Lisbon's museums really let you dive into the cultural heritage of Portugal. Put these 10 museums at the top of your cultural to-do list.
National Azulejo Museum: Azulejos, or glazed tiles, have long played a role in Portugal’s cultural history. Just prowl around the streets of Lisbon and you’ll see as much. This museum, housed on once-sacred grounds, delves into their rich legacy, wooing visitors by some 300 beautifully ornate patterns.
Calouste Gulbenkian Museum: Oil magnate and philanthropist Calouste Gulbenkian started amassing art at a young age, and his eclectic collection have now more than 6,000 pieces. There are works by Ruben, Degas, and Rembrandt.
MUDE (Museu do Design e da Moda): The museum pre-reno had more than 2,000 objects—a mix of clothing, accessories, footwear, furniture, and objects—that touch on themes like luxury and counterculture. Past exhibits featured Alexander McQueen, Balenciaga, and Jean-Paul Gaultier.
Museum of Art, Architecture and Technology (MAAT): The main reason to visit the Museum of Art, Architecture, and Technology (MAAT)—a modern cross-cultural hub that brings together visual arts, urban affairs, technology, and science—is the setting.
Museu do Fado: It's one of Portugal’s cultural legacies. Get to know the art form with an immersive experience at this Alfama museum.
National Museum of Ancient Art: Treasures abound at the National Museum of Ancient Art, where paintings, sculptures, furniture, ceramics, textiles, gold, and silverware capture Portugal’s riveting history from the Middle Ages through the 19th century.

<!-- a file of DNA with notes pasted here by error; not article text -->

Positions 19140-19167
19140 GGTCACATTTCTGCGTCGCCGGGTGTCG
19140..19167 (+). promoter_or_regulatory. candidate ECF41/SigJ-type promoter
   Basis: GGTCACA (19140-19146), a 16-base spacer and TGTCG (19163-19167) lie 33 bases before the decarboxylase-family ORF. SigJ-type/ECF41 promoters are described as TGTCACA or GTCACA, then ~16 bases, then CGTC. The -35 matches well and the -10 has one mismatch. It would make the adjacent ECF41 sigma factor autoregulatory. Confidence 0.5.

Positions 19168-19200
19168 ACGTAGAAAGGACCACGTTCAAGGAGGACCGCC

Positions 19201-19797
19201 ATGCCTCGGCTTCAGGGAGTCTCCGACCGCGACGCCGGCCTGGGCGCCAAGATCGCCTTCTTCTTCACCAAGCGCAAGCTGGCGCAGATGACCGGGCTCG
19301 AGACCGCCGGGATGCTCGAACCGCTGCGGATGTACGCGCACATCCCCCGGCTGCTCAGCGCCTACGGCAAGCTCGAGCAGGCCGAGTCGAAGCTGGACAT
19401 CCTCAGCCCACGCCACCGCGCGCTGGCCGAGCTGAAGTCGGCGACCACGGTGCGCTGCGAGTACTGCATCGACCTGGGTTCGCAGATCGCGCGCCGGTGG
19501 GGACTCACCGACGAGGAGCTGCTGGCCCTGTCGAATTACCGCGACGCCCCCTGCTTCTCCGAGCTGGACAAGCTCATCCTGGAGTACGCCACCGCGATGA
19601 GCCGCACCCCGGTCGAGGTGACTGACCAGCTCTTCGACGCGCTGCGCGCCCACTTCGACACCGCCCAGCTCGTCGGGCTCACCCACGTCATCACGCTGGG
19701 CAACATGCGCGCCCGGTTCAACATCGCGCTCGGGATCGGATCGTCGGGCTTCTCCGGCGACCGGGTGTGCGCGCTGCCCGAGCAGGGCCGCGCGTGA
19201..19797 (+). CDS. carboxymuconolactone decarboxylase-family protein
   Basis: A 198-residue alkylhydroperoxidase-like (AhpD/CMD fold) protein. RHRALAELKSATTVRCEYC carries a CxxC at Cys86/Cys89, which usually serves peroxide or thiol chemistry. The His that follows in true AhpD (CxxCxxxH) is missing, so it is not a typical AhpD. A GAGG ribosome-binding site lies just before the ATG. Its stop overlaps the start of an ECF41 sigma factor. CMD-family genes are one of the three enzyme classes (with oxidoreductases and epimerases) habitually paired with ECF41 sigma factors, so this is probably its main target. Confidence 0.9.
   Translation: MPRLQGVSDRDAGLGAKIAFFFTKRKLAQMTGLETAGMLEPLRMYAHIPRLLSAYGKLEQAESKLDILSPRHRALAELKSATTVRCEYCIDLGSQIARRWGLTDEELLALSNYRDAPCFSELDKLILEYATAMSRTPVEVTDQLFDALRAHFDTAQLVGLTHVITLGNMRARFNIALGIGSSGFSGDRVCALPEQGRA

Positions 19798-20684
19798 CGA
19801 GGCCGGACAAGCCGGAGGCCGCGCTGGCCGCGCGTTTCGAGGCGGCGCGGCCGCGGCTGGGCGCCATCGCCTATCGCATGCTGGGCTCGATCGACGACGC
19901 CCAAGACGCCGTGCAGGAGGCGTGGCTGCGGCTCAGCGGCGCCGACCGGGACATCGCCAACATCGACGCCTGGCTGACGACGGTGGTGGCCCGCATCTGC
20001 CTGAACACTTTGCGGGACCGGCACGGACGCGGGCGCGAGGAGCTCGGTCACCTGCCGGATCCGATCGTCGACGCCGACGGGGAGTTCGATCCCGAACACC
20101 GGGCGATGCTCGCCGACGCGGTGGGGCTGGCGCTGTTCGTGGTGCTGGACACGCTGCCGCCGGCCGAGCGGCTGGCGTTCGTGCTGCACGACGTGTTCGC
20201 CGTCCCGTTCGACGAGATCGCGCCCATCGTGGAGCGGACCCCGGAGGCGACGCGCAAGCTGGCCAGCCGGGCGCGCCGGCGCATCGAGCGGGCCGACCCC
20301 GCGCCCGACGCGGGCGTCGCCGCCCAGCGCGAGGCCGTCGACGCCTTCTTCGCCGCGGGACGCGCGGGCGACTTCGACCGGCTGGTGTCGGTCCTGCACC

Berardo Collection Museum: The modern and contemporary artworks on display here all belong to José Manuel Rodrigues Berardo. There’s only room to showcase 900 of Berardo’s pieces—by more than 500 artists. Roy Lichtenstein, Pablo Picasso, Marcel Duchamp, Francis Bacon, Jean-Michel Basquiat, Cindy Sherman, and Andy Warhol are all impressively represented
Casa-Museu Medeiros e Almeida: The mansion features 27 galleries throughout two wings: the well-preserved old quarters where the couple once dwelled, and the newer, more gallery-like space built in the 1970s
Museum of the Orient: Illuminating a dialogue between East and West. Many of the featured works here address Portugal’s influence on Asia.
National Coach Museum: Horse-drawn coaches symbolize a lost, beautiful art form, but they get the limelight at the National Coach Museum in Belém. The historic collection, featuring examples from around the world, makes it one of Lisbon’s most sought-after cultural sites.
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